The researchers identified stem cells within the skin’s fatty layer and showed that molecular signals from these cells were necessary to spur hair growth in mice, according to research published in the Sept. 2 issue of the journal Cell.
“If we can get these fat cells in the skin to talk to the dormant stem cells at the base of hair follicles, we might be able to get hair to grow again,” said Valerie Horsley, assistant professor of molecular, cellular and developmental biology and senior author of the paper.
Men with male pattern baldness still have stem cells in follicle roots but these stem cells lose the ability to jump-start hair regeneration. Scientists have known that these follicle stem cells need signals from within the skin to grow hair, but the source of those signals has been unclear.
Horsley’s team observed that when hair dies, the layer of fat in the scalp that comprises most of the skin’s thickness shrinks. When hair growth begins, the fat layer expands in a process called adipogenesis. Researchers found that a type of stem cell involved in creation of new fat cells — adipose precursor cells — was required for hair regeneration in mice. They also found these cells produce molecules called PDGF (platelet derived growth factors), which are necessary to produce hair growth.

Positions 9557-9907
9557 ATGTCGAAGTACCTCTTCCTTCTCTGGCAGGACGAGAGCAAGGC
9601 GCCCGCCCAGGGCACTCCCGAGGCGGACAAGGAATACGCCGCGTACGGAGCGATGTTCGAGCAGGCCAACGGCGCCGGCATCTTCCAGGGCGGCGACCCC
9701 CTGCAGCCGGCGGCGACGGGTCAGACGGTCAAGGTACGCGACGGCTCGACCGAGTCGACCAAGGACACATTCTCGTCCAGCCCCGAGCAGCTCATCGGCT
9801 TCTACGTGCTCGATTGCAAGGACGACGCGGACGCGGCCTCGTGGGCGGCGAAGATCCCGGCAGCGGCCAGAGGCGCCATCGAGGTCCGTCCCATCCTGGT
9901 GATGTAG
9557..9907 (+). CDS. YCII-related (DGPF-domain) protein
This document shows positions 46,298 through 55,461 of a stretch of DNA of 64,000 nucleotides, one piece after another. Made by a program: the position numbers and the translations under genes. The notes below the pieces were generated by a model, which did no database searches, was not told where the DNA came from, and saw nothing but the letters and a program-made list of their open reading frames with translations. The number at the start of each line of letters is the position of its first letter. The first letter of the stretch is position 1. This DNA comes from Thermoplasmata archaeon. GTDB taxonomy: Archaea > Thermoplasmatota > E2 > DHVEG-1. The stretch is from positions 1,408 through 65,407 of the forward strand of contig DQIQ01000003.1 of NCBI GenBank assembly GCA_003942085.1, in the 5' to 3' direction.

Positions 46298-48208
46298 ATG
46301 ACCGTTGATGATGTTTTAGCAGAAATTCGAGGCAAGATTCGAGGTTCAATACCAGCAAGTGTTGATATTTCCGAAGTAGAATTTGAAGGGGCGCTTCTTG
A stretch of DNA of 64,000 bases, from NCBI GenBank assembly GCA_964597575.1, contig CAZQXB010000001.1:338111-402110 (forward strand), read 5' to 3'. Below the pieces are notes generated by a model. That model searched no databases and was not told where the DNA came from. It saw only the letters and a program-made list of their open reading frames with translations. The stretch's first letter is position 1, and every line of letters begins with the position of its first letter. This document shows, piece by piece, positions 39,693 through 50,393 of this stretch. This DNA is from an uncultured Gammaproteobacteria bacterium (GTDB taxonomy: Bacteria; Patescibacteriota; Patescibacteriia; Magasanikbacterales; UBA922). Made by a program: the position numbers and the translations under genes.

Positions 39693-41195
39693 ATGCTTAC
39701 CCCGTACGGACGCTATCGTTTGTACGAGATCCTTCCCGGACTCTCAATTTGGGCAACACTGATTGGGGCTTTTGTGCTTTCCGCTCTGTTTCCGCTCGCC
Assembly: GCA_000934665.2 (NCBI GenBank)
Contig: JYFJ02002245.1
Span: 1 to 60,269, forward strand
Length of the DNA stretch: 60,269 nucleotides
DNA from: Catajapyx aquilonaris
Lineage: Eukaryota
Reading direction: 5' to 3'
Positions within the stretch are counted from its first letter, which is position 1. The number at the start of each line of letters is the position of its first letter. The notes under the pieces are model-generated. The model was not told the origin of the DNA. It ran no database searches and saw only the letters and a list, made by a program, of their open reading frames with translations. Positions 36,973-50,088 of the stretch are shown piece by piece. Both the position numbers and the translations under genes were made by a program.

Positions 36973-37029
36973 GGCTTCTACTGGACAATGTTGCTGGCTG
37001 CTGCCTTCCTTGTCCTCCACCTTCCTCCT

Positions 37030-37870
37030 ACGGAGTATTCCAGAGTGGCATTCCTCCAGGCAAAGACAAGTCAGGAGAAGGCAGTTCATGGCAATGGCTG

Horsley’s lab is trying to identify other signals produced by adipose precursor stem cells that may play a role in regulating hair growth. She also wants to know whether these same signals are required for human hair growth.
* Resident skin adipocytes regenerate de novo in parallel with the hair cycle
* Immature adipocytes are necessary and sufficient for hair follicle regeneration
* Immature adipocytes express PDGF ligands to promote hair regeneration
In mammalian skin, multiple types of resident cells are required to create a functional tissue and support tissue homeostasis and regeneration. The cells that compose the epithelial stem cell niche for skin homeostasis and regeneration are not well defined. Here, we identify adipose precursor cells within the skin and demonstrate that their dynamic regeneration parallels the activation of skin stem cells. Functional analysis of adipocyte lineage cells in mice with defects in adipogenesis and in transplantation experiments revealed that intradermal adipocyte lineage cells are necessary and sufficient to drive follicular stem cell activation. Furthermore, we implicate PDGF expression by immature adipocyte cells in the regulation of follicular stem cell activity. These data highlight adipogenic cells as skin niche cells that positively regulate skin stem cell activity, and suggest that adipocyte lineage cells may alter epithelial stem cell function clinically.